Quantifying the uncertainty in model parameters for the purpose of damage prognosis can be accomplished utilizing Bayesian inference and damage diagnosis techniques such as non-destructive evaluation or structural health monitoring. The number of samples required to solve the Bayesian inverse problem through common sampling techniques (e.g., Markov chain Monte Carlo) renders high-fidelity finite element-based
damage growth models unusable due to prohibitive computation times. However, these types of models are often the only option when attempting to model complex damage growth in real-world structures. Here, a recently developed highfidelity fatigue crack growth model is used which, when compared to finite element-based modeling, has demonstrated reductions in computation times of three orders of magnitude through the use of surrogate models and machine learning. A probabilistic prognosis framework incorporating this model is developed and demonstrated for non-planar crack growth in a modified edge-notched aluminum tensile specimen. Predictions of remaining useful life are made over time for five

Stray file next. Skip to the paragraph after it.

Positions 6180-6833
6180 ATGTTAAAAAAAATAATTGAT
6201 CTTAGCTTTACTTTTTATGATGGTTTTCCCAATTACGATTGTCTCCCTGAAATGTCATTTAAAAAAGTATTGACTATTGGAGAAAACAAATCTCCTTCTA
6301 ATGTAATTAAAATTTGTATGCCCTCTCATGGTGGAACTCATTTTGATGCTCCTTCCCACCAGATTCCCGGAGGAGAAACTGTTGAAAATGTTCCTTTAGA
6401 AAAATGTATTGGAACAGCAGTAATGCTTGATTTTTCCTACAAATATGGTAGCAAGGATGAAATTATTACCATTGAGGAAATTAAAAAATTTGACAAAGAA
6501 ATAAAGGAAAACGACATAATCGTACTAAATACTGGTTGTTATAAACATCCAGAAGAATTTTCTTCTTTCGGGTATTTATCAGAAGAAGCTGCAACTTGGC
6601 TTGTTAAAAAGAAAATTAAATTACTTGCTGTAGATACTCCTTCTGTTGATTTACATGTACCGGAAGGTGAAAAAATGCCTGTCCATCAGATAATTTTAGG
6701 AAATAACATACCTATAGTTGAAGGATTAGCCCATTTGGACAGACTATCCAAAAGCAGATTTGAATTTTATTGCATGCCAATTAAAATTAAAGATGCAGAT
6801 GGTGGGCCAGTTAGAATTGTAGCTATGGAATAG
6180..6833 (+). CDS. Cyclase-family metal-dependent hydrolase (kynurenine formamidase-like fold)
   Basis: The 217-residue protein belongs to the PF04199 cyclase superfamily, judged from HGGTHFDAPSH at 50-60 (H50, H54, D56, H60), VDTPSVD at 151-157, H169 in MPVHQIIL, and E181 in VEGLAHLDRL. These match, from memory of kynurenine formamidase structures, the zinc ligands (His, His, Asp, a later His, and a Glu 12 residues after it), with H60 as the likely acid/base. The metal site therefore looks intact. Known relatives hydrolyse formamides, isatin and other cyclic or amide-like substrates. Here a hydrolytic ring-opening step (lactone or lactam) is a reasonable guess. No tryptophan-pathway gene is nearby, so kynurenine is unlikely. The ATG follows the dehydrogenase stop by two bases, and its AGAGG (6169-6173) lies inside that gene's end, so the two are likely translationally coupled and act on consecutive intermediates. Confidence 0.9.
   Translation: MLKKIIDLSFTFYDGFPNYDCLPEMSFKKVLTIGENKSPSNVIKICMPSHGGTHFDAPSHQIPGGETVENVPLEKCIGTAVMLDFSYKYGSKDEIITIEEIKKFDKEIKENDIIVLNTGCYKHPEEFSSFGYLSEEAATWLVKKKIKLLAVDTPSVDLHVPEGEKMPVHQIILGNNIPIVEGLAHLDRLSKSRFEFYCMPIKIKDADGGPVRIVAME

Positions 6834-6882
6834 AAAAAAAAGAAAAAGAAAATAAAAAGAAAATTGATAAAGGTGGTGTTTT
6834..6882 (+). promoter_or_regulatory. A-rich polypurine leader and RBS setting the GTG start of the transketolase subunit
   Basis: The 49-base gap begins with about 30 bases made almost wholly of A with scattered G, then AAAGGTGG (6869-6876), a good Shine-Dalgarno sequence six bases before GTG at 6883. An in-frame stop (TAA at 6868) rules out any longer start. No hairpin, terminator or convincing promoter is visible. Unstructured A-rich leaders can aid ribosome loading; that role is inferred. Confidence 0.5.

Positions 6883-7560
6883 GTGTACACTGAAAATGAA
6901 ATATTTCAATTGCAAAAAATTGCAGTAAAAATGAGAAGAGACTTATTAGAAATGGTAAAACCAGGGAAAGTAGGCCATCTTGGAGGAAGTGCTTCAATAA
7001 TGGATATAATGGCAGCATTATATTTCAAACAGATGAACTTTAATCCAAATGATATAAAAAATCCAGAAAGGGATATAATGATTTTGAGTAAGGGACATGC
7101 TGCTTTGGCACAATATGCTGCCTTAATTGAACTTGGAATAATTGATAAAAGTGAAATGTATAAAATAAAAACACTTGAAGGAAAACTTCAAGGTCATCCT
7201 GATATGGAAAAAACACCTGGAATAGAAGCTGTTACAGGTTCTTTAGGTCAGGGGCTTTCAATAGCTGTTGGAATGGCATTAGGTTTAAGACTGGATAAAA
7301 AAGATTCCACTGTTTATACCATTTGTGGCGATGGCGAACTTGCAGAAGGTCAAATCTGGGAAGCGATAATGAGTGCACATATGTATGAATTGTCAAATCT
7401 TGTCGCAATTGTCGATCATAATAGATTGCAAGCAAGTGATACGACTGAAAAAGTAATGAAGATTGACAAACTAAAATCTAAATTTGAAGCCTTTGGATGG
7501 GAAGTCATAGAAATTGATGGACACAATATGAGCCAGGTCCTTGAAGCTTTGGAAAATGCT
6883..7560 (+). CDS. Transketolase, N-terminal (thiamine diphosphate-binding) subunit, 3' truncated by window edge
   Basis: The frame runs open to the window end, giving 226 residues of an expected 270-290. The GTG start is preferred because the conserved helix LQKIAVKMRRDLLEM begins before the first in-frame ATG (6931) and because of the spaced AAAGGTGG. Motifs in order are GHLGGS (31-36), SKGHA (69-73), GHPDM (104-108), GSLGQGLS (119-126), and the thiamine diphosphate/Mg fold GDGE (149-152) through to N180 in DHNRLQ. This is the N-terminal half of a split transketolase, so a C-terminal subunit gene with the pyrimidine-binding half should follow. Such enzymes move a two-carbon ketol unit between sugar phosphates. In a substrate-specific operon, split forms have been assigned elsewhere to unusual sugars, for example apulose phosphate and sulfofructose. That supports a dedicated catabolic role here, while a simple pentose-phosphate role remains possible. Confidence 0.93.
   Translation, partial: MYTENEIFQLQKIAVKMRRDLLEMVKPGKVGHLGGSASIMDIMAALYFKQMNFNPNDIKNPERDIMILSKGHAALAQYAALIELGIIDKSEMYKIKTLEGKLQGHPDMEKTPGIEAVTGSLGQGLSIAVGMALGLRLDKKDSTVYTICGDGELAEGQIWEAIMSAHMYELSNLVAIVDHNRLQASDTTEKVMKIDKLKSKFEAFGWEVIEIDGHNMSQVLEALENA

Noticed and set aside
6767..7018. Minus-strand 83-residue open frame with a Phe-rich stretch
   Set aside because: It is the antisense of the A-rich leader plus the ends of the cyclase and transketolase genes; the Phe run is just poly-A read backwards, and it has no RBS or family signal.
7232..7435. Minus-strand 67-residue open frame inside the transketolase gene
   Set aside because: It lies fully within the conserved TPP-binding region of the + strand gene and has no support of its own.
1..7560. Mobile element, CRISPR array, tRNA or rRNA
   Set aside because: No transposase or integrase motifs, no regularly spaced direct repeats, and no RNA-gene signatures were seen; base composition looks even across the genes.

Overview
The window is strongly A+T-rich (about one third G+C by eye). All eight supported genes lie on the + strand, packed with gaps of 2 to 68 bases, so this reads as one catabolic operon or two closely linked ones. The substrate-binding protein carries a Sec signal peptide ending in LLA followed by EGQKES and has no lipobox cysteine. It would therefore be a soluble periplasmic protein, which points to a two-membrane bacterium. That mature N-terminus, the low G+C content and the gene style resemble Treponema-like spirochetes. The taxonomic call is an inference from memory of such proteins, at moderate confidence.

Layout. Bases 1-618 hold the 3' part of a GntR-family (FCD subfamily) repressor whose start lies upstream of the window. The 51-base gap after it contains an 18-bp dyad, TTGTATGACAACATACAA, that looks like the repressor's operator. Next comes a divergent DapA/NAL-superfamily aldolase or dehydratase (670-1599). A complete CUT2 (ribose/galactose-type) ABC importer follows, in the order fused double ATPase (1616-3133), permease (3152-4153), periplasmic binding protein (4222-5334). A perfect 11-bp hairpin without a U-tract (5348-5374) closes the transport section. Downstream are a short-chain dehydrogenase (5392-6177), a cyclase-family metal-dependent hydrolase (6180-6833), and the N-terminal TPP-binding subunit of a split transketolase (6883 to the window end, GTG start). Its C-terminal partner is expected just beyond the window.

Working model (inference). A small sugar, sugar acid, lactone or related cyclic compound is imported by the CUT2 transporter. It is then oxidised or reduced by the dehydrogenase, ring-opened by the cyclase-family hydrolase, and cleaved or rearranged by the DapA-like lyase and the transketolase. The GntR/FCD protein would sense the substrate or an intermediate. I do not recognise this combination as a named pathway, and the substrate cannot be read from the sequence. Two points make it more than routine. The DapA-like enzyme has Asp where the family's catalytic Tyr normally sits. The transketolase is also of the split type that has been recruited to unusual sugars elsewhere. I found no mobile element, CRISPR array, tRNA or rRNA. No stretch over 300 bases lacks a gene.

updates of the damage diagnosis data, and prognostic metrics are utilized to evaluate the performance of the prognostic framework. Challenges specific to the probabilistic prognosis of non-planar fatigue crack growth are highlighted and discussed in the context of the experimental results.
How to Cite
fatigue crack growth, Uncertainty Quantification, Bayesian inference, Remaining useful Life, Markov Chain Monte Carlo (MCMC), surrogate modeling, finite element analysis, non-planar cracks
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